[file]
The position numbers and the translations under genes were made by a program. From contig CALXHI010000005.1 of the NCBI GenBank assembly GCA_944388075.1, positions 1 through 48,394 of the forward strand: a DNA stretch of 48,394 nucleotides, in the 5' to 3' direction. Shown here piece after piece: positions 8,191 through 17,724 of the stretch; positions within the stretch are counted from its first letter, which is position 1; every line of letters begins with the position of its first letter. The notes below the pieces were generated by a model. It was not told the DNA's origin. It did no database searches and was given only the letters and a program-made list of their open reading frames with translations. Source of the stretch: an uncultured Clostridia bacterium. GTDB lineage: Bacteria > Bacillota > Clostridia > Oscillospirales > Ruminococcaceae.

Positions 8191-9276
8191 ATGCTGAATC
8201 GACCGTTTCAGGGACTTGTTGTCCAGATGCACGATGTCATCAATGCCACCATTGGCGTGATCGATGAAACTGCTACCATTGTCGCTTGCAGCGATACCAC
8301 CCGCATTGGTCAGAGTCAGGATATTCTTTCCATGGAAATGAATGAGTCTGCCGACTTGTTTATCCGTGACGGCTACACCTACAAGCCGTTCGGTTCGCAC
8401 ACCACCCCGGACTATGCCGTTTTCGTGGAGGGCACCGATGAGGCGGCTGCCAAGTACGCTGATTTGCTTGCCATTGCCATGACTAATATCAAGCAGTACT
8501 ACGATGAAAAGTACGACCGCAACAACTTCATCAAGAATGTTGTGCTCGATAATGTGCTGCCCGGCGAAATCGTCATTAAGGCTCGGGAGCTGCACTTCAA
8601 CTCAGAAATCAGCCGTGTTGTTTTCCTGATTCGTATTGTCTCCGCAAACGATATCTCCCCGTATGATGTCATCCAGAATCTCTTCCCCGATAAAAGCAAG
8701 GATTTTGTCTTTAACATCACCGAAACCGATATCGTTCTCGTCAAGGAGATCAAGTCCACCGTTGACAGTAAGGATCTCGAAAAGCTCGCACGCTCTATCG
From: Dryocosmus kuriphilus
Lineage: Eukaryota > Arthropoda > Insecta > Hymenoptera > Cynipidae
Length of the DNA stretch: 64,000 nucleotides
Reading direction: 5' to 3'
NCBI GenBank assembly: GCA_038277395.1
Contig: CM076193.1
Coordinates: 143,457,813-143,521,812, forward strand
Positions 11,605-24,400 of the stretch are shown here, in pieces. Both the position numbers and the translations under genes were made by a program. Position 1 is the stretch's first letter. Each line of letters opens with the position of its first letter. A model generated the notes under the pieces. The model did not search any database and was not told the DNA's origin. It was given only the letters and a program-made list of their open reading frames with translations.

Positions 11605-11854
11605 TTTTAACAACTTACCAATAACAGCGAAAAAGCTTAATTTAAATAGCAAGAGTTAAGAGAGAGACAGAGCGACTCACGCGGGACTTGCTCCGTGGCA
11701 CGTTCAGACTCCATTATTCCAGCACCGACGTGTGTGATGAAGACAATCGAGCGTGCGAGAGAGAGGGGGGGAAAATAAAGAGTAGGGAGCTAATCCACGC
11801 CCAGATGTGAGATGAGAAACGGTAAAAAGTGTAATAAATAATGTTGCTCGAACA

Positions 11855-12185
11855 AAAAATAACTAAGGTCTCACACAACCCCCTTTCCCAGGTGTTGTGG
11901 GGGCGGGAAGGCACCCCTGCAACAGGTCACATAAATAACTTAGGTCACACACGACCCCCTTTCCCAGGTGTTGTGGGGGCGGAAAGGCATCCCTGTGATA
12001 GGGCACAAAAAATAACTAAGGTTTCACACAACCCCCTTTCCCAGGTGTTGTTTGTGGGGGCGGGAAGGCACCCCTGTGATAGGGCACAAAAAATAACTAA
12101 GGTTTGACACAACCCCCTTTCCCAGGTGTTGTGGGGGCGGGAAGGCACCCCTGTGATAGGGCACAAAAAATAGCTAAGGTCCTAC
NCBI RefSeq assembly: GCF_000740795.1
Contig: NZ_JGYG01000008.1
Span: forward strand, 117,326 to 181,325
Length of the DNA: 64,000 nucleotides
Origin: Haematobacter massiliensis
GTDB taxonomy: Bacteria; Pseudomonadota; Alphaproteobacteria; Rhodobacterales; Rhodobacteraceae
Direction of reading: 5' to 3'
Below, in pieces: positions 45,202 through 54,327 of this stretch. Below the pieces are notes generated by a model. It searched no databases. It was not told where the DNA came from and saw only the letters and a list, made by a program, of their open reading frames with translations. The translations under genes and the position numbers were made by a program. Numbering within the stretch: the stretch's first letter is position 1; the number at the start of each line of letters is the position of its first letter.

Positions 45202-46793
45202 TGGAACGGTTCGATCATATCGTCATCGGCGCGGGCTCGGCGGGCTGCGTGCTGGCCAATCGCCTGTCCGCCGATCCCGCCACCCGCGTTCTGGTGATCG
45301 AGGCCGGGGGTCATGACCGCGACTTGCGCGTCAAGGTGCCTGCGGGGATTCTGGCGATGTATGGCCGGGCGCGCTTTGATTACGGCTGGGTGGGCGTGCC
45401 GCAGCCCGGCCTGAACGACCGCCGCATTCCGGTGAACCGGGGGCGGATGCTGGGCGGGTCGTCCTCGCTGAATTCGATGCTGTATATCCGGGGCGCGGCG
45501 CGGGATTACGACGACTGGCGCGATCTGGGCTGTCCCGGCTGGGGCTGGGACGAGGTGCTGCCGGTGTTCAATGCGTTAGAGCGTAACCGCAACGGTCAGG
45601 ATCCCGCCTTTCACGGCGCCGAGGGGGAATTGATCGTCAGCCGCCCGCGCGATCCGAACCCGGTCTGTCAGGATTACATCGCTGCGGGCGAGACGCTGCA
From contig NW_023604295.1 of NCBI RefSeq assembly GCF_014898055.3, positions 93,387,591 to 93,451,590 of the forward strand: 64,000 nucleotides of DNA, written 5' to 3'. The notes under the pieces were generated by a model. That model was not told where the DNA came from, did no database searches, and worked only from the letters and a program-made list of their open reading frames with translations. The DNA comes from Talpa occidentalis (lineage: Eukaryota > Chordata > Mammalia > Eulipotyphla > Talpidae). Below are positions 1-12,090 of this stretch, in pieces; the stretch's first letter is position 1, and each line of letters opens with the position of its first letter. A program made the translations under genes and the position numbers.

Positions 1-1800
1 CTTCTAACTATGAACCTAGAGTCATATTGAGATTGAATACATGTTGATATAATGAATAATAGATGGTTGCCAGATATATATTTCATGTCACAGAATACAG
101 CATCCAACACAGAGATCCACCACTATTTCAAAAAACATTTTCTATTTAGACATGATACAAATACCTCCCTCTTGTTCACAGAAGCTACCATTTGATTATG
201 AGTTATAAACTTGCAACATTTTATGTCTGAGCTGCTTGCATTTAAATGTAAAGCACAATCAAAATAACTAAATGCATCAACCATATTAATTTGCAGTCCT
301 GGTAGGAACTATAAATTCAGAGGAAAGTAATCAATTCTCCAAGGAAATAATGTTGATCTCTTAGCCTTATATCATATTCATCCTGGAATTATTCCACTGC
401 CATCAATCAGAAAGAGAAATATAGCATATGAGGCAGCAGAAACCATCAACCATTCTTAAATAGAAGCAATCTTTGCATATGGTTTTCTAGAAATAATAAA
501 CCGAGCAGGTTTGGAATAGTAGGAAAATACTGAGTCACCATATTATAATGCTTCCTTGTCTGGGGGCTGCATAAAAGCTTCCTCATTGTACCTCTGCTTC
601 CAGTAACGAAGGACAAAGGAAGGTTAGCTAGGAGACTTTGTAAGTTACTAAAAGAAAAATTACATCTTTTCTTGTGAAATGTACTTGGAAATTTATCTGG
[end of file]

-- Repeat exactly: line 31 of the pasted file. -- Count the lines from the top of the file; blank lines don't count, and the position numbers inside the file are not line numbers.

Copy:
Origin: Haematobacter massiliensis